Sunday, April 16, 2017

In and out of Marvao

Our approach to Marvao, Portugal from Spain included a 26km section across the border with no public transport. The solution was easy enough -- book a taxi, except our taxi didn't show up. There is a workaround to that too, we could have had the cafe at the Valencia de Alcantara bus station call us a Spanish taxi; but imagining ourselves the real travelers we are, we opted for hitchhiking.

Within a minute, waiting outside the Valencia de Alcantara bus stop, a minivan stopped to pick us up. It was a family of four, two college aged daughters, returning for Easter to the mother's country house between Valencia de Alcantara and the border. They drove past their village to take us all the way to the border; never mind these people drove all the way across the country from Girona (outside Barcelona), and they invited us to lunch at their house! No wonder we do not hitchhike more. The kindness of people overwhelms me. I can hardly bear it.

At the border (see photo below) we waited for twenty minutes, maybe thirty cars went by. I got tired of waiting, so we started walking and hitching. Twenty minutes later, a jeep pulled up to give us a ride. He will pass by Portagem, a village that's on the main road below Marvao. That was good enough for us. However, in the end, without even asking us, he took us all the way to the very top of the hill in Marvao, driving right past our guesthouse. I will have to look very hard for opportunities to emulate such kindness.

Marvao is tiny village but with a beautiful and dramatic setting, as picturesque as can be. I loved walking around on the city and castle walls.  

Getting out of Marvao was not exactly easy either. Our next destination Tomar is 140km away. We spent days at home and many hours on the road trying to figure out an optimal way. In the end, we took two buses to overnight in Castelo Branco, which turned out to be an interesting town in itself, with a beautiful garden, and two trains to reach Tomar, part of the train ride was right along the Tejo river, passing several dams. What could be bettering than traveling?!

The no-longer-used Spain/Portugal border post where we got dropped off.
Spain Portugal Border near Marvao, Portugal

Walking up the city wall to the Marvao Castelo (Castle).
Marvao, Portugal

View of Marvao town from the Castelo.
Marvao, Portugal

Inside the Castelo.
Marvao, Portugal

Marvao, Portugal

Marvao, Portugal

View to the North from the Castelo.
Marvao, Portugal

Walking along the castle walls.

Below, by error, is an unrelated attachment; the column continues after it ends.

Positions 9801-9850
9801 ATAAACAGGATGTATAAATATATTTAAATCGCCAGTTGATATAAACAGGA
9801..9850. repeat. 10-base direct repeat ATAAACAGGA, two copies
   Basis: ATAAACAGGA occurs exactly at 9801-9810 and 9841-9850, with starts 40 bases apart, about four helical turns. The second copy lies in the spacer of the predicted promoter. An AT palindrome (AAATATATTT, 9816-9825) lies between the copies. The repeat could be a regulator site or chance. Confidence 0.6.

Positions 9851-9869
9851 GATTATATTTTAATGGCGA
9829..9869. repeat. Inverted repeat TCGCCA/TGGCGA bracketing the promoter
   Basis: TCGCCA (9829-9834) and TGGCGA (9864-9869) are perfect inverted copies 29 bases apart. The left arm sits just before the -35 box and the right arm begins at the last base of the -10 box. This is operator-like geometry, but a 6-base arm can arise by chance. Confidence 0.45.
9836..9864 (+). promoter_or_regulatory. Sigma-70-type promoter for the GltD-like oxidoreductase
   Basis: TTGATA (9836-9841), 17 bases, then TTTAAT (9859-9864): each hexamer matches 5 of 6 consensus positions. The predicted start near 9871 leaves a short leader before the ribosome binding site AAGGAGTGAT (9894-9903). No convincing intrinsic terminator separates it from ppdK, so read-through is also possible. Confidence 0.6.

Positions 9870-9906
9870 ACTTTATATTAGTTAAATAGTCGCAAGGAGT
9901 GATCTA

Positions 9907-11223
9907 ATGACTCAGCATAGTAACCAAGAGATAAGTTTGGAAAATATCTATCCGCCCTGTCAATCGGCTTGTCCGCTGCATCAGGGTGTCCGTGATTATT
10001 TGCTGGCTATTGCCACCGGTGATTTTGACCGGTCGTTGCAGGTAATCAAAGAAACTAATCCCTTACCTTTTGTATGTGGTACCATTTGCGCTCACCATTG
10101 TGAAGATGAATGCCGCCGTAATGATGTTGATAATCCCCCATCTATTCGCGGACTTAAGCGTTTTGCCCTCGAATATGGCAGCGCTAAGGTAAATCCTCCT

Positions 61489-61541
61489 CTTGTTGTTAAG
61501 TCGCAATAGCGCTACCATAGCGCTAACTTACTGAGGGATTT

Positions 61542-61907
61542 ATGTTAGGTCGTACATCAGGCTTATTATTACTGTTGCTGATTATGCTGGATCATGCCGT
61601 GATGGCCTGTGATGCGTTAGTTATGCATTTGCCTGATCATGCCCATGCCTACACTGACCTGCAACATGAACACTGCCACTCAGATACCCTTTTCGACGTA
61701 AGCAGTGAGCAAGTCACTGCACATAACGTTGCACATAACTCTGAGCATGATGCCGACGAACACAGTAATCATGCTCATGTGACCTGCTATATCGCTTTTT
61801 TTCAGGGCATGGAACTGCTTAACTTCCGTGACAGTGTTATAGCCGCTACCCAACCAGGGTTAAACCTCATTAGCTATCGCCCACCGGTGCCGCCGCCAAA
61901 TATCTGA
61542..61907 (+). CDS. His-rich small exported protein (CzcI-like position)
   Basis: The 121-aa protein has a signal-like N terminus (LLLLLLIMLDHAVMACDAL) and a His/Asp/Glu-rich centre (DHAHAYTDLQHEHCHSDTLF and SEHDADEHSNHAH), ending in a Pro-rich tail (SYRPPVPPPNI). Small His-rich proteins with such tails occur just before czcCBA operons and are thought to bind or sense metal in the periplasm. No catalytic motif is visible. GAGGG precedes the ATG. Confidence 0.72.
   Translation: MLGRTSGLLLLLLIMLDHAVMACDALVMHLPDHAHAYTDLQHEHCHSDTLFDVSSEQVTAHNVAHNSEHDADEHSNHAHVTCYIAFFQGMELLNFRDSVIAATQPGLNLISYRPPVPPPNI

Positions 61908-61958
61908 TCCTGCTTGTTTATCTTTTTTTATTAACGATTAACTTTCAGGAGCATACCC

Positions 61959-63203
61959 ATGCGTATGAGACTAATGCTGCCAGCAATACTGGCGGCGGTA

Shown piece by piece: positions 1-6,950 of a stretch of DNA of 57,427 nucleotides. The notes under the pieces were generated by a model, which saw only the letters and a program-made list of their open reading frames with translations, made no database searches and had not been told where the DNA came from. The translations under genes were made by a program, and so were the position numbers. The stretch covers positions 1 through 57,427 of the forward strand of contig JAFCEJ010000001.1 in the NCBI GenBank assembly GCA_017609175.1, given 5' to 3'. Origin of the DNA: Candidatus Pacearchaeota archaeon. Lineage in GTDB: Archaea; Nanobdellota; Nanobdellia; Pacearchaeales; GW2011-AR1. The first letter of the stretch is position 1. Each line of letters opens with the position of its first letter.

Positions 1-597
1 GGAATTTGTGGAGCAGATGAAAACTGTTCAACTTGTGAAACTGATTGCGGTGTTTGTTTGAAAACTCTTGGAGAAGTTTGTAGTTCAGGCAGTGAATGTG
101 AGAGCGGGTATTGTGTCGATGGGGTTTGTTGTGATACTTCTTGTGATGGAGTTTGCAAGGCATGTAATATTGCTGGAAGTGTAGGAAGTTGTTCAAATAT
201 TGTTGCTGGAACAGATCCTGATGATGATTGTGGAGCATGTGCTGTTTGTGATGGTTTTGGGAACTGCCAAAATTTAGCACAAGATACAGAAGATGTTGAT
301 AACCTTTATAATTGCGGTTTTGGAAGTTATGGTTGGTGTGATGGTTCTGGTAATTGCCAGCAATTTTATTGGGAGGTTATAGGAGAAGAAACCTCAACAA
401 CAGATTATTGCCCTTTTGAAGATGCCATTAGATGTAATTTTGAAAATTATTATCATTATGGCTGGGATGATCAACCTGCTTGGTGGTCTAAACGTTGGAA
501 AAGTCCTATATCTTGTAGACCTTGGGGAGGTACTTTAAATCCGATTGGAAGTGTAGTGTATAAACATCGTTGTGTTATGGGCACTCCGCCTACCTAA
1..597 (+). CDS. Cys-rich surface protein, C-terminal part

Marvao, Portugal

Marvao, Portugal

Me walking inside the city wall at the opposite end of town from the castle.
Marvao, Portugal

More fun with the panorama feature on Sun-Ling's phone.
Fun with Pano in the Castelo - Marvao, Portugal

Another cistern; built by the Moors when they controlled Marvao; in fact, the town is named after the Moorish leader.
Marvao, Portugal

Just before sunset.
Marvao, Portugal

Marvao, Portugal

Moonrise over the town, and Sunset over the Castelo. Not often one gets to enjoy both simultaneously, plus a 360 view.
Moonrise Sunset - Marvao, Portugal

Moonrise - Marvao, Portugal

Marvao, Portugal

Sunset - Marvao, Portugal

Marvao, Portugal

And the lights come on in town.
Marvao, Portugal

Heading to our guesthouse through quiet streets.
Marvao, Portugal

Marvao architecture.
Marvao, Portugal

Marvao, Portugal

A fine view from the Marvao bus station er stop while we wait for our bus to Portalegre where we will change from Castelo Branco.
Bus Stop View - Marvao, Portugal

And on to the town of Castelo Branco....Here are some shots of the beautiful Palace Garden.
Castelo Branco - Portugal

Castelo Branco - Portugal

Castelo Branco - Portugal

View of the Palace Garden (lower left) and Municipal Garden (upper-ish right) from the Castelo.
Castelo Branco - Portugal

And a wider view of Castelo Branco.
Castelo Branco - Portugal

The stairs to the viewpoint are tree-lined - unusual and cool.
Castelo Branco - Portugal

The Old Town is getting some improvements. It's a neat place to walk around with the granite windows and doorways.
Castelo Branco - Portugal

A former synagogue.
Castelo Branco - Portugal

We were definitely surprised to run into some mid-20th-century modernist buildings in the town center; a cinema and a bank. Clearly the buildings are treasured.
Castelo Branco - Portugal

Castelo Branco - Portugal












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